He was Hoffman Harris, the busy pastor of fast-growing Briarlake Baptist Church in Decatur, Ga. The confused kid was me.
I was a new member of his church back in the ’70s. I was finishing college and struggling with a call to serve God. Pastor Harris had sermons to write and things to do. He had hundreds of other people and priorities clamoring for his attention. But he made time on a regular basis to talk to me, patiently answer countless dumb questions and connect me to key people he knew from his many years in ministry.
When I became a Mission Service Corps volunteer with the Home (now North American) Mission Board, he persuaded an understandably doubtful mission committee at Briarlake to provide partial support for an untested, untried young man. After I left the Atlanta area to join the IMB staff in Richmond, Va., he kept in touch with me — more faithfully than I kept in touch with him.
There was something about “Hoff.” When he preached or talked to you, he…Continue Reading
Mean people (aka Toxic) come in various forms … passive-aggressive, jealous, forceful, rude, loud, selfish, hateful, & so on.
Think organization morale is the only problem you have with a toxic employee? Guess again. What about loss wages in productivity? Added wages in “dealing” with the problem person. Why are you keeping people like that on your team? Whatever reasons you have … you’ve likely never considered the other side of their toxicity on your other employees.
Look at this research … here’s how employees respond to toxic co-workers:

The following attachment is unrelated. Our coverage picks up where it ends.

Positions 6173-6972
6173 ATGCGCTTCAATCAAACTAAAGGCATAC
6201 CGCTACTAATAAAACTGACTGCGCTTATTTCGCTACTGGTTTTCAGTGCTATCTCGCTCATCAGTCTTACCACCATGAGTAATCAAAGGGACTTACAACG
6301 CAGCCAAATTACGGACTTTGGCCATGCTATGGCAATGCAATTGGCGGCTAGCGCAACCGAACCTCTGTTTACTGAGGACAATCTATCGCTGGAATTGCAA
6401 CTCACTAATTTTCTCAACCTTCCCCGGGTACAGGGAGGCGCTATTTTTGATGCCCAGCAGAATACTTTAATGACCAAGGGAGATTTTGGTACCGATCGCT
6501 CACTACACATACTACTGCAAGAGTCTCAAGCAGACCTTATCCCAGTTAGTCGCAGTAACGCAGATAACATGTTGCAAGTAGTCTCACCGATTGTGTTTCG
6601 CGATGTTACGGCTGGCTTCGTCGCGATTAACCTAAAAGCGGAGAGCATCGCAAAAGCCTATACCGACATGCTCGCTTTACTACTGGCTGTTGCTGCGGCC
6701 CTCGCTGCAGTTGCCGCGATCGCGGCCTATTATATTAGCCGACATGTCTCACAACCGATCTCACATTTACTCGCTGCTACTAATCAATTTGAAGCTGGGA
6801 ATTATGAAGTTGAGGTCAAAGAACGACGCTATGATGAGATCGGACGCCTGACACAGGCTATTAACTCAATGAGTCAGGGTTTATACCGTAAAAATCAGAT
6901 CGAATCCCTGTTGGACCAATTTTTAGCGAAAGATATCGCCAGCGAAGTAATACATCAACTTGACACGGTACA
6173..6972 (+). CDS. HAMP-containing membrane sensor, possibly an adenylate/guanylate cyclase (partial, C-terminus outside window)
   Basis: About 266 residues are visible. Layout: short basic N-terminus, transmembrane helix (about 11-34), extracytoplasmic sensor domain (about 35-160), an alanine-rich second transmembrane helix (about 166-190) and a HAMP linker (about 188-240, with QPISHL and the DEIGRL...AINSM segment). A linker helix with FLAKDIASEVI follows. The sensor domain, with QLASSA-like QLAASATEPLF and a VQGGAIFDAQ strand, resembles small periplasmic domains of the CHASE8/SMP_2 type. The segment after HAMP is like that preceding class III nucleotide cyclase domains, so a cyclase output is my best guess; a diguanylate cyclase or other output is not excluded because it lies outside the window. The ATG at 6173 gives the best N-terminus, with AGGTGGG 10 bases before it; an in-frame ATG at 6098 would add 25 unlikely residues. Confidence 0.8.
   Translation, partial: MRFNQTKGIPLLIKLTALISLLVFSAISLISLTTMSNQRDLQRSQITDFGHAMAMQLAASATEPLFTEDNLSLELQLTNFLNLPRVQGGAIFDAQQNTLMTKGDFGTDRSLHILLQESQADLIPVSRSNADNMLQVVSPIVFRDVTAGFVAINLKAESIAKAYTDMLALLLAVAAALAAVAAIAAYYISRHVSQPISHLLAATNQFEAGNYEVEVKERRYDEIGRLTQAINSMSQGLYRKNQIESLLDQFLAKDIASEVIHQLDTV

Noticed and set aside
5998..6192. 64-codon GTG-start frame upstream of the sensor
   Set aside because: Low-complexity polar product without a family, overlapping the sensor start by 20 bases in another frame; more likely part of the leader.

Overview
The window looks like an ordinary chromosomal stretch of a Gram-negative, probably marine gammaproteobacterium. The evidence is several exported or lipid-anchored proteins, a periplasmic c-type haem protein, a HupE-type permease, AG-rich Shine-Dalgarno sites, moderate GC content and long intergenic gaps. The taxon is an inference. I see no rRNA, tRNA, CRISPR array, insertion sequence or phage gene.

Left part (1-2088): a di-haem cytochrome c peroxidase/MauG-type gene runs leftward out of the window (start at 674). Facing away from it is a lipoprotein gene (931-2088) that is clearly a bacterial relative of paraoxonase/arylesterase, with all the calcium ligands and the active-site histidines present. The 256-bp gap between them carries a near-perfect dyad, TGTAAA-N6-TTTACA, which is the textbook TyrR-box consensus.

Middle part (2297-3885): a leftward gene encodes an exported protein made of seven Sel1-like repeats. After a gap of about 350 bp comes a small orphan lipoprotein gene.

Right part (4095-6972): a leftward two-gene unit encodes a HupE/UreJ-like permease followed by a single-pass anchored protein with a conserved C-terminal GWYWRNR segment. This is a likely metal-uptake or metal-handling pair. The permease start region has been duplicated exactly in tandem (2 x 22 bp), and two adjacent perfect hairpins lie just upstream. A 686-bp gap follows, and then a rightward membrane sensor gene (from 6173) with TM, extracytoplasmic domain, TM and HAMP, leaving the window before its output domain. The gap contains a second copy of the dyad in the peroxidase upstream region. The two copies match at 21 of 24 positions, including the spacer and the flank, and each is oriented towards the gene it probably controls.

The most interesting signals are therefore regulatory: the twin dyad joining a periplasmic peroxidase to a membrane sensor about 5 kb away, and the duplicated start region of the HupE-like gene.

- 80 percent lost work time worrying about the offending employees’ rudeness
- 78 percent said their commitment to the organization declined
- 66 percent said their performance declined
- 63 percent lost time avoiding the offender
- 48 percent decreased their work effort
Worse yet, when you keep people like this on your team, that need to go … you demonstrate to your team that you are sanctioning incompetence. And, the impact of that … (people perceiving you as scared and an inadequate leader who won’t act) … will cost…Continue Reading
In the context of serious theological discussions, it may seem trivial to write about first impressions of guests when they visit your church. But if we could understand that a returning guest has more opportunities to hear the Gospel and experience Christian love and fellowship, we might take the issue a bit more seriously.
Prior to assuming the presidency of LifeWay Christian Resources, I led a church consulting company. One of our first steps in the consultation was to send one or more first-time guests to the church. Those individuals would then report back to us on their experiences. Many times those we enlisted were unchurched non-Christians.
As I write this, I am working at home because a handyman is working on several small items around my house. I love his approach. When he first enters our home, he asks for permission to take a quick tour. Within minutes, he commented on several items that might need his attention, items that weren’t on the list I gave him. I appreciated his thoroughness, and it was good for his business as well.